One of the most instructive descriptions of a pollaxe bout in the literature: Look at the mention of strikes without specifying the part of the axe used (presumably meaning the mail was used by default), but then the strike to the fingers, which does, specifically saying the "sharp of his axe," meaning the taillent; the mention of striking the "bars of his visor" (meaning they were wearing grilled visors of the kind many of the LH crowd says didn't exist); the fact that he struck to the visor with the "handle" (i.e., the queue) of the axe, just as we're taught to do in Le Jeu; and the fact that he worked to disarm his opponent, which is one of the most highly favored tactics in Le Jeu.
How they marched one against the other; each doing valiantly.
And when the Mareschal had given them leave to go, as they advanced one upon the other, you had thought they had been two lions unchained. But there was this difference; as Saintré was making for him, he cried aloud, that all might hear him, “Hah, my ever-gentle dame, and whose I am!” and then they began to fall upon one another. Then Sir Enguerrant, who was a most valiant Knight, strong and powerful, and larger built than Saintré, raised his axe, and dealt him such a blow upon the shoulder that he made him reel, while Saintré, in return, struck him with the handle of his axe upon the bars of his vizor, driving him several paces back. Then Sir Enguerrant elevated his axe to strike a second time; but Saintré, making for him, gave him such a cut over the hand with the sharp of his axe that neither guard nor anything else could avail, so that all his fingers were smashed and benumbed. Sir Enguerrant, who was now hot, nor knew anything of what had happened to his fingers, thought again to lift his axe, and it was only then he began to feel the pain, and that he could no longer wield it. So, as a wary and a dauntless Knight, holding his axe in his left hand, he opened his arms to seize Saintré by the waist. But when Saintré perceived his aim, he continued to strike, nor ever once let him approach. And when he saw his moment, all on a sudden he gave him such a blow on the hand in which he was holding the axe, that he sent it flying in the air; and when Sir Enguerrant saw that his axe was gone, in sheer desperation he rushed upon Saintré, to close with him, catching him by one arm. But when the King saw the axe of Sir Enguerrant upon the ground, and the two together by the middle, as Prince and Judge sovereign, he at once threw down his wardour, and said, "Ho, ho!" Then were the two champions separated by the guards. Then the King, by the Mareschal, called the two champions before him, and then had said to them, “You, Sir Enguerrant, and you, Jehan de Saintré, the King desires you should know, that you have each so nobly and so valiantly acquitted yourselves that it would have been impossible to have done better; but, according to the articles, the Lord, the King, who here is, has recognized that the combat was to end either when one or other of you were borne to the ground, or either had lost his axe from both his hands. So, by the terms, Jehan de Saintré, the Lord, the King, adjudges to you the prize.”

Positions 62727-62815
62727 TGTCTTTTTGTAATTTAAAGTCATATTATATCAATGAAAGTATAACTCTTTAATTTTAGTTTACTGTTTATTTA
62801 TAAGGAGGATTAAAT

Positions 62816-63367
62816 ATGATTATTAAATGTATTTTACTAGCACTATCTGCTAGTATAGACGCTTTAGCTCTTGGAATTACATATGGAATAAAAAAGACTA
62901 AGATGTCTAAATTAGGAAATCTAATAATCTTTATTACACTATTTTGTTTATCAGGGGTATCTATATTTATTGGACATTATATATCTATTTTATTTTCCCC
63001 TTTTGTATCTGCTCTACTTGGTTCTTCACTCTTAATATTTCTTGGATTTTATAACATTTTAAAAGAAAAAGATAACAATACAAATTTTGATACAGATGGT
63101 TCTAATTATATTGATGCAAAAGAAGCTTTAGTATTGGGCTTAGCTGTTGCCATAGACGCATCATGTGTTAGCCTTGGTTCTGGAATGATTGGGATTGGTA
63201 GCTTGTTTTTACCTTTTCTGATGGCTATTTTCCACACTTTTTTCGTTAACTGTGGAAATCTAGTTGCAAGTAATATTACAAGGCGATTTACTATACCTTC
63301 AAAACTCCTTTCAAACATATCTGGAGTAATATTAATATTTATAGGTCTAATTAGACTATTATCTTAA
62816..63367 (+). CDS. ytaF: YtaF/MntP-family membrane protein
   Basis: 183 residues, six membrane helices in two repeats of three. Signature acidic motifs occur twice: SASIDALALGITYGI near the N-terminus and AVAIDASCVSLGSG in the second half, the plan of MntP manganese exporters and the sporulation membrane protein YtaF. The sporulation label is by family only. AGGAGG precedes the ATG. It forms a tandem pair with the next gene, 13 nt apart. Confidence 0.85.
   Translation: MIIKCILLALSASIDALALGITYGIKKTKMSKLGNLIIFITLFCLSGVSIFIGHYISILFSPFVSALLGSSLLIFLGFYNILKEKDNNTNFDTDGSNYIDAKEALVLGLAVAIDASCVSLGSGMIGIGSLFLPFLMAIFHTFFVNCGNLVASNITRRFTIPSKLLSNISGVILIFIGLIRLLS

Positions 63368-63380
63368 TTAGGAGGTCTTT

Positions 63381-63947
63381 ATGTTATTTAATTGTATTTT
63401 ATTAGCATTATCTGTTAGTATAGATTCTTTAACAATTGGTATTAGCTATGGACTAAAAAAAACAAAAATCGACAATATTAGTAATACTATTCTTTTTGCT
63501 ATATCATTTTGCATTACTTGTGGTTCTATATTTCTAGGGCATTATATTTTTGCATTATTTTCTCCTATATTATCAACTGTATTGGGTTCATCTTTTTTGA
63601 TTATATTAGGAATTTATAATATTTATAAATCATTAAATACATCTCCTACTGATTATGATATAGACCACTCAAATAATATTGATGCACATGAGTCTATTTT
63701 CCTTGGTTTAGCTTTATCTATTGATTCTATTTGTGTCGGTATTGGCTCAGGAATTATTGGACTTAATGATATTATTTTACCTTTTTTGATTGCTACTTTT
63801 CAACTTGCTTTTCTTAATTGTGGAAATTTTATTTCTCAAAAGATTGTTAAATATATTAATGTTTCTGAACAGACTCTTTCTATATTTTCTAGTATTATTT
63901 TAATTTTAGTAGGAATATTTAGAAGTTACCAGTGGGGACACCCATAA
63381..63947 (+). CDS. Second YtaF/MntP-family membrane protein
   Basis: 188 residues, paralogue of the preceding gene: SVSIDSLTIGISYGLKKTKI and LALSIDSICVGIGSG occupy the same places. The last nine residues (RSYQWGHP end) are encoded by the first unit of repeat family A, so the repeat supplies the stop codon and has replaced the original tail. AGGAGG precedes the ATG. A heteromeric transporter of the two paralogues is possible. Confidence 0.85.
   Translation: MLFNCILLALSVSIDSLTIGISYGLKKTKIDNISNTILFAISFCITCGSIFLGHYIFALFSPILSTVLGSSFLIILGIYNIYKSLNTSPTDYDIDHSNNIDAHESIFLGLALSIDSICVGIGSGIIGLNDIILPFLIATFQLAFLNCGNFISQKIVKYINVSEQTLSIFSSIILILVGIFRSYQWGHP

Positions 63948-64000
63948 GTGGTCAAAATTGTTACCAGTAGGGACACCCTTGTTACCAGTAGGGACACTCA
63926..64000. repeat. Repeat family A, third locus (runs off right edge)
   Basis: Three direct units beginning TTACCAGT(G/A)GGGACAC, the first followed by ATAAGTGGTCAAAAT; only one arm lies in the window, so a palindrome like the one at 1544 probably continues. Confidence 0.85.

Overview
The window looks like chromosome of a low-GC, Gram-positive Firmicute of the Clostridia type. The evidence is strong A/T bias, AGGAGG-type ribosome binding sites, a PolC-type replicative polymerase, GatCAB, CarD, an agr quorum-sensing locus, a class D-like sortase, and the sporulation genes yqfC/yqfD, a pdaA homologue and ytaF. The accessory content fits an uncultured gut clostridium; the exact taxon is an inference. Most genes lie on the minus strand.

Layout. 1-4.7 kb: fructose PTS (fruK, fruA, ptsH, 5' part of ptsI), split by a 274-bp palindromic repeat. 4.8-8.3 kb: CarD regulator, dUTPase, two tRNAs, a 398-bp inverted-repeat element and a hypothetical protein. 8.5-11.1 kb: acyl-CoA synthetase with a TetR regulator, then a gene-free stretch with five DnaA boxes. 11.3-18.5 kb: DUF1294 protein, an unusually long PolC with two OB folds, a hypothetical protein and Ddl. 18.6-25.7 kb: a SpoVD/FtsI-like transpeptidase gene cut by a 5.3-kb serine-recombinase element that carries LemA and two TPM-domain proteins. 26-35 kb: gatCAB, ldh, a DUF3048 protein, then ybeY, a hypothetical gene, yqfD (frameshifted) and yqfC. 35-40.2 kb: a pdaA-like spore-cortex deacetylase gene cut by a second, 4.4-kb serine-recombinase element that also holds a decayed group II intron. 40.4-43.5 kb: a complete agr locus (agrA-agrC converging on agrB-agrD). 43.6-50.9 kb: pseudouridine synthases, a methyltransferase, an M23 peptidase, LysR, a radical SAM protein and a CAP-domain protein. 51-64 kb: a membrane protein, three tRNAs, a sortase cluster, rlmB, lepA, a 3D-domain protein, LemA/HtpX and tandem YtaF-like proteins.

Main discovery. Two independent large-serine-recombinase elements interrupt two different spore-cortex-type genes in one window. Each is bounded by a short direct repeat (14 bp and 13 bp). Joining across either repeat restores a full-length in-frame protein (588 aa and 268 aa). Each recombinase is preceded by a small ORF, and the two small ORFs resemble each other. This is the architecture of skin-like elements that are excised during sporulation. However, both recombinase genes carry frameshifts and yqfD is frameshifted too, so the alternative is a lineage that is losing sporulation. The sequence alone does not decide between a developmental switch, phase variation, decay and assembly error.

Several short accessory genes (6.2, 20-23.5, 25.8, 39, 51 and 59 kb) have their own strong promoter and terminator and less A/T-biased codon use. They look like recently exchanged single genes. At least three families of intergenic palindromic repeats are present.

Vance, Alexander. The History and Pleasant Chronicle of Little Jehan de Saintré. London: Chapman and Hall, 1863, pp.128-130.